Nick Diaz is taking legal action against the Nevada State Athletic Commission.
The would-be welterweight contender failed a drug test in February after marijuana metabolites were found in his system following an NSAC urine test.
NSAC immediately placed him under suspension pending a hearing - but the hearing has yet to materialise. As such, Diaz is claiming that his constitutional right to Due Process has been breached without good reason.
Diaz‚Äôs suit centres on NSAC regulations requiring a suspended fighter to be given a hearing, or at least have a hearing date set, within 45 days of the suspension being put in place. According to Diaz‚Äôs attorney, NSAC is in clear breach of this rule.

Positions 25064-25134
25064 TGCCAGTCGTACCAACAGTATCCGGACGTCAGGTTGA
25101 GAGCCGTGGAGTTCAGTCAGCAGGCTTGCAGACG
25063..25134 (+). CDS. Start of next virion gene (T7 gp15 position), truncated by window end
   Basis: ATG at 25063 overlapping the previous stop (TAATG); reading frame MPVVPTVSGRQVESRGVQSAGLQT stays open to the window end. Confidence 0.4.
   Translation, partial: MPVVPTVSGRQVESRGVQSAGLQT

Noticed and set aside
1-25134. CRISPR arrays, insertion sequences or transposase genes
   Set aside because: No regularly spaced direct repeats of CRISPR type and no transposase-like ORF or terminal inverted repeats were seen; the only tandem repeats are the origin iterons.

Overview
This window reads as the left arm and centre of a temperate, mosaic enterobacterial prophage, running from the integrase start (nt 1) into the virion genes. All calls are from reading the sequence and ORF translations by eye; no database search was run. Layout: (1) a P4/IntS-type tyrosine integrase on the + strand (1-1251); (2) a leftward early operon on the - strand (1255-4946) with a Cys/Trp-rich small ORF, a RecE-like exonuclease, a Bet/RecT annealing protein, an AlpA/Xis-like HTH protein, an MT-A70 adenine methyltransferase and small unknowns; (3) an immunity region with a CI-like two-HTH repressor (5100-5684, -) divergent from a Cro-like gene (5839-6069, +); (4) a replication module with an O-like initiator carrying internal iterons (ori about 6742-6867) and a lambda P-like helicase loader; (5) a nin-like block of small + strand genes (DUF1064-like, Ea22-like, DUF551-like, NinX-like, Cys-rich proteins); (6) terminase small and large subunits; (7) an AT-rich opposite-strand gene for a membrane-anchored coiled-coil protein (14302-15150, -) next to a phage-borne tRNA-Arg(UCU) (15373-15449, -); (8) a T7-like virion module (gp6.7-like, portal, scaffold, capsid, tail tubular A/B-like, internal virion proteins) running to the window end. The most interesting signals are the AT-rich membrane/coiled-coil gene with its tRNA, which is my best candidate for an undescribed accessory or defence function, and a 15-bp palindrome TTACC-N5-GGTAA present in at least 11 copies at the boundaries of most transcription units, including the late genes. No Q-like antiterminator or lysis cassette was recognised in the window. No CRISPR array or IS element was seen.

The suit asks for the courts to rule that NSAC has now lost its right to take any punitive action against Diaz, having improperly delayed adjudication on his case. It also asks that his suspension be lifted with immediate effect so that Diaz can return to competition.
Diaz‚Äôs suit is in effect a request for judicial review of the NSAC‚Äôs procedures. Courts frequently side with plaintiffs where the plaintiff‚Äôs life or earning potential is significantly affected by the ruling of a non-judicial body which nonetheless has the power to make binding rulings, such as an athletic commission.
According to his claim, Diaz is ready to fight ‚Äúimmediately‚ÄĚ if the suspension is lifted.
- Font Size
- Reading Mode